The Trump government has fired the opening shot in the trade war with three of its biggest trading partners by announcing levy of hefty tariffs on steel and aluminum imports from EU (European Union), Mexico, and Canada that will go into effect from Thursday midnight. Steel imports from these countries will be taxed at 25% and aluminum imports at 10%.
In Mar’18, Trump government has announced tariffs on steel and aluminum imports from all the countries at the rate of 25% and 10% respectively, exempting its key trade allies, EU, Mexico, and Canada for two months till 1 Jun’18.
While all the three countries were in talks with U.S. to seek exemptions from the tariffs, this move by the White House has set the stage for a round of tit-for-tat tariffs among some of the world’s largest economies.
The aggressive response of EU, Canada, and Mexico
As per the market reports, the targeted countries have responded almost immediately to the Trump’s aggressive decision. While Mexico announced that it will impose tariffs on American imports in retaliation, EU Trade Commissioner Cecilia Malmström said in a statement that Europe would “impose rebalancing measures,” likely meaning some kind of retaliatory tariff on U.S. imports, and take any other “necessary steps to protect the EU market.” Canada is expected to take its own measures.
The move by the U.S. and swift reaction from allies came after U.S. Commerce Secretary, Mr. Wilbur Ross said that the negotiations with the EU in recent months had gone nowhere and that discussions with Canada and Mexico to update the North American Free Trade Agreement were taking too long.
The likely consequences
The immediate impact of these tariffs will be mixed, but probably on net negative. U.S. steel and aluminum industries will now face less international competition, which means they’ll be hiring and producing more. However, the major impact will be seen in U.S.’s construction and manufacturing sector that will have increased raw material costs (aluminum and steel) in the absence of cheap imports.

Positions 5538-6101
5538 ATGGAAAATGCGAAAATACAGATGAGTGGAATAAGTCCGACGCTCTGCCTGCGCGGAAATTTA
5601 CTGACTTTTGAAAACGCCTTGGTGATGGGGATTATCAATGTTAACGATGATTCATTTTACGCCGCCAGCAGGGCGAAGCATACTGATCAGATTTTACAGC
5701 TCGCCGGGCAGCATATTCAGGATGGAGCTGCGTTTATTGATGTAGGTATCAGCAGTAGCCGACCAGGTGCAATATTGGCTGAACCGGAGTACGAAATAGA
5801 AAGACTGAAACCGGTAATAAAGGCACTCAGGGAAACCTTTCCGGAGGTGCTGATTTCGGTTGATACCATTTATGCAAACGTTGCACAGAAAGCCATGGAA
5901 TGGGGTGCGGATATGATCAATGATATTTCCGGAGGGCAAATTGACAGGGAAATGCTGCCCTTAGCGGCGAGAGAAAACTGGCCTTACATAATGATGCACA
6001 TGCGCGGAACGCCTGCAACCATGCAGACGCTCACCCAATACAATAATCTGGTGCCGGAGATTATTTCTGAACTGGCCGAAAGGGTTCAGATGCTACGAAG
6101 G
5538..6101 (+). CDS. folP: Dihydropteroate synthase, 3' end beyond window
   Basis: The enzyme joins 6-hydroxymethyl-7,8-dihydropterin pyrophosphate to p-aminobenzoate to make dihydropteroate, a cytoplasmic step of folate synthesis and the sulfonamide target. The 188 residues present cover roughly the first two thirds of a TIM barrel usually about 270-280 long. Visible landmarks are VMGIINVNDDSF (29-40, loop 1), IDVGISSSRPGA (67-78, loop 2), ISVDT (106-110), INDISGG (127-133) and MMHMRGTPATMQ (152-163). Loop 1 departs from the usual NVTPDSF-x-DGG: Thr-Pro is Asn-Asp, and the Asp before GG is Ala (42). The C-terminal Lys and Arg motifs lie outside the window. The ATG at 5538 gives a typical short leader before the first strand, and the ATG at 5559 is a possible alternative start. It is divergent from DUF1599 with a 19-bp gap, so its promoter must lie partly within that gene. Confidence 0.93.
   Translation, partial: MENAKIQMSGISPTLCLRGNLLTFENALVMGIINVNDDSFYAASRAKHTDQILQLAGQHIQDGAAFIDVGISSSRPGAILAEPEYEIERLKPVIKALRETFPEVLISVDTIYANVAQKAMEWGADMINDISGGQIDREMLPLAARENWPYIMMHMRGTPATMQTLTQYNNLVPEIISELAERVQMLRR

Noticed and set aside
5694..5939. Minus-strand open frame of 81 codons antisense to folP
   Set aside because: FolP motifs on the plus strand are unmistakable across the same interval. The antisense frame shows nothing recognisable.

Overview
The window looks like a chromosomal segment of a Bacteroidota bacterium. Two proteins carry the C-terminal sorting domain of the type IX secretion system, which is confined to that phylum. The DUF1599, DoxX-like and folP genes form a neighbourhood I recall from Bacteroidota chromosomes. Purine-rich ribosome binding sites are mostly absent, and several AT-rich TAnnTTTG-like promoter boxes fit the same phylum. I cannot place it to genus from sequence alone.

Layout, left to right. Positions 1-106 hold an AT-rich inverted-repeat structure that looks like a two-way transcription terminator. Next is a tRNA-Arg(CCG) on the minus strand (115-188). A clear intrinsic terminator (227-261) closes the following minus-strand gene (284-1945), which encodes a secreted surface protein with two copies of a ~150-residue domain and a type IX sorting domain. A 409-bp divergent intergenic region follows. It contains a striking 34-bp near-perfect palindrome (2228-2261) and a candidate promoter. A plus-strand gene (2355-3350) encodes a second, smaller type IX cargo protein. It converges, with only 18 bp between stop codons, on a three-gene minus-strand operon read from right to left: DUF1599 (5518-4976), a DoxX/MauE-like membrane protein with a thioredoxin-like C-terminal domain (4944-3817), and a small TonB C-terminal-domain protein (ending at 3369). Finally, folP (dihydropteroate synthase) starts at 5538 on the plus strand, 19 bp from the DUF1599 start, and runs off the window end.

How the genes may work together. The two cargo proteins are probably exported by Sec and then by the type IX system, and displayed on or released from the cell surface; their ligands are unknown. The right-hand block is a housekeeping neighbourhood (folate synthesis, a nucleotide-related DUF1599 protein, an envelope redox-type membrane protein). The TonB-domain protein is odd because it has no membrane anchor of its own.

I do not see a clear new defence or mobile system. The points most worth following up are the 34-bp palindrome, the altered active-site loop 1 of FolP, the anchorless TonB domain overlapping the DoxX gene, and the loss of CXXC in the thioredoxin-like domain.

The EU, Canada, and Mexico are the United States’ first-, third-, and fourth-largest trading partners. As per the market reports, while total U.S. trade with the EU last year was worth almost USD 720 billion, its trade with NAFTA (North American Free Trade Agreement) partners Canada and Mexico, which have become integrated into many US companies’ supply chains, was worth more than USD 1.1 trillion. Thus, while steel and aluminum tariffs alone aren’t the end of the world, trade war defined as the two sides getting locked in a cycle of retaliatory tariff increases — is.
A serious decline in trade between the U.S. and these three partners would do immense damage to the U.S. economy and create major consequences for the rest of the world. And even if we don’t get there, the tariffs are likely to do serious political damage to America’s relationship with its neighbours and most important European allies.
While Trump government has announced stiff aluminium and steel tariffs on all the countries, Argentina, Brazil, Australia, and South Korea are exempted from these levies. However, these exempted countries are imposed with quotas where a fixed quantity of steel and aluminium as decided by the Trump government can only be imported into U.S. from these countries.